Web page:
Pakistan is pushing ahead with a plan to sell or lease agriculture land to foreign investors even as opposition grows at home. A Saudi delegation is due in the country at the end of Ramadan this month for further talks on a plan to lease an area of land more than twice the size of Hong Kong, a Pakistani official told Reuters this month.
Pakistan: Now or Never?
If Pakistan is to dig itself out of its current crisis it needs two things to happen. It needs strong economic growth to tackle poverty and undercut the appeal of hardline Islamists; and it needs peace with India if it is to permanently cut its ties with militants it has traditionally seen as a reserve force to be used against its much bigger neighbour. Or so goes the prevailing view.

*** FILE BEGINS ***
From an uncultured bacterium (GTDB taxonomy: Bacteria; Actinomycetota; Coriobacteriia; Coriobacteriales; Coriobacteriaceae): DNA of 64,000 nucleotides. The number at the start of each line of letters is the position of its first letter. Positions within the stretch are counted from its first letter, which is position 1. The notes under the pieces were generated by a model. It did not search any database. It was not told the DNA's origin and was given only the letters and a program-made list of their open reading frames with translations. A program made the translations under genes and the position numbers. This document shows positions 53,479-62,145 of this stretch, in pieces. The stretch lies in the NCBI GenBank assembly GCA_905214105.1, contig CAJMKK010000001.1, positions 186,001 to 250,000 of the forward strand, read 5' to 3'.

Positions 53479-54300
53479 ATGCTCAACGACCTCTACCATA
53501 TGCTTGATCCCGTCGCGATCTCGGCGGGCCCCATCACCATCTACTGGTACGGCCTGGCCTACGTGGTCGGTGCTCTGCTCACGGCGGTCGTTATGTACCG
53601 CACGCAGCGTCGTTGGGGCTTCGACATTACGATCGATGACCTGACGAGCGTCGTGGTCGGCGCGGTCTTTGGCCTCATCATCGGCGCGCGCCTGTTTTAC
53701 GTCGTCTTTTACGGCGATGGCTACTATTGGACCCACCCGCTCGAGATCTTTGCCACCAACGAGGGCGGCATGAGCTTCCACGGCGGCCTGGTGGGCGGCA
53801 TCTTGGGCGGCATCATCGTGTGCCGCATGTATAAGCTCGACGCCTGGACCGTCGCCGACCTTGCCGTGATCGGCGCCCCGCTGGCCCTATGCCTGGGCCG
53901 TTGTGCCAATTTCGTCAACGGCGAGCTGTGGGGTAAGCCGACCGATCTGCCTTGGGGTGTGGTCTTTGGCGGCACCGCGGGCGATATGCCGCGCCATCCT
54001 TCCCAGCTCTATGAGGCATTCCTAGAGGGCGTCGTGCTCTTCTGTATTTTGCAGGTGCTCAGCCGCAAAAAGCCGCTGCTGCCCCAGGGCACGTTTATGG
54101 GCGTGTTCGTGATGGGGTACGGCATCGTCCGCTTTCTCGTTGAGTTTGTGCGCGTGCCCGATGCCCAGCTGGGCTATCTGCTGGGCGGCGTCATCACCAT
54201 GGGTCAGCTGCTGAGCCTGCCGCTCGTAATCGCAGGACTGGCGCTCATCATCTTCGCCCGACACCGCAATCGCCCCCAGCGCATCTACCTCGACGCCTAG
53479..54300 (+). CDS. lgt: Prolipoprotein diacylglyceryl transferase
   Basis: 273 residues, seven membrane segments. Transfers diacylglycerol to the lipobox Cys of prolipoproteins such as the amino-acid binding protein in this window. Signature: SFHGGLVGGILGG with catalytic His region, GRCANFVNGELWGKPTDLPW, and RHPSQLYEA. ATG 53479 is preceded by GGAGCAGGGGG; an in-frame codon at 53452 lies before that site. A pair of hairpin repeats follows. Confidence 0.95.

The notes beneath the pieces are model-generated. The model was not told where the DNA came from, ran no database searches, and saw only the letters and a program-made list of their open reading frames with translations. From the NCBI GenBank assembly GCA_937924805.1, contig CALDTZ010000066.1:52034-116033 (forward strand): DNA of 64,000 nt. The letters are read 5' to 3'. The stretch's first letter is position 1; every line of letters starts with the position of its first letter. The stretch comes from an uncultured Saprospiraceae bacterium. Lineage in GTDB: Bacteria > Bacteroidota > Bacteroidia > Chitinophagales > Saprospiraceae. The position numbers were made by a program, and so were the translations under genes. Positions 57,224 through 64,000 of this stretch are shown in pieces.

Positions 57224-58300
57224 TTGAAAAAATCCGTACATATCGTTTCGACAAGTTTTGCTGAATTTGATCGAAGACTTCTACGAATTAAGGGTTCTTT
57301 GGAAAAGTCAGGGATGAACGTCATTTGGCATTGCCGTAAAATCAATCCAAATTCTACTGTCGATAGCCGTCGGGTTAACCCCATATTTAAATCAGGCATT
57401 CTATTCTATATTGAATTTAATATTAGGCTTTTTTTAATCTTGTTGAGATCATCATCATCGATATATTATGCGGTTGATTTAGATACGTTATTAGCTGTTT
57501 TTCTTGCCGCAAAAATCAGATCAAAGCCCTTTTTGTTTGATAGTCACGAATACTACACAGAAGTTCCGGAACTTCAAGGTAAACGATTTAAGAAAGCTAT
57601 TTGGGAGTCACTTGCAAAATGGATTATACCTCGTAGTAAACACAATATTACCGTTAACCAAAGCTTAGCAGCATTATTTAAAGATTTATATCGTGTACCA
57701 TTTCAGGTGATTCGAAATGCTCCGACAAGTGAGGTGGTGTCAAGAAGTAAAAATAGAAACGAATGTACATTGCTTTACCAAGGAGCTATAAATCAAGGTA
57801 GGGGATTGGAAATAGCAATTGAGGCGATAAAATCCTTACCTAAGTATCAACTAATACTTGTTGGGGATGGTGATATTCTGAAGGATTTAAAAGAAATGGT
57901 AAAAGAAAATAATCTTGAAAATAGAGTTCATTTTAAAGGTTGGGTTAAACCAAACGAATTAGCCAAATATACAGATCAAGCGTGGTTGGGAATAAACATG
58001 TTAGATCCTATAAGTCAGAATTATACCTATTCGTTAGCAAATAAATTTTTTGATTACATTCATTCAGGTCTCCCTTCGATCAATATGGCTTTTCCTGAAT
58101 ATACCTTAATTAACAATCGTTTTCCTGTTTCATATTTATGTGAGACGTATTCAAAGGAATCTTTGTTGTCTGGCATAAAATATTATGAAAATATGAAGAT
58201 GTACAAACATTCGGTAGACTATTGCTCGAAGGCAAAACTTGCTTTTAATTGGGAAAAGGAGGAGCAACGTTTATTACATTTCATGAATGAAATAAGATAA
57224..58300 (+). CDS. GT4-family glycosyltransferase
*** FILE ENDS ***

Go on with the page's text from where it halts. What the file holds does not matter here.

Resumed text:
It would be hard to think of a more complex web of problems. Pakistan and Afghanistan face, in very different ways, severe domestic political crises which are being exacerbated by soaring prices and food shortages. Both blame each other for failing to crack down on the Taliban and al Qaeda. And now tensions are rising over attempts by Pakistan, the traditional supplier of food to Afghanistan, to curb its wheat exports to make sure it can feed its own hungry population.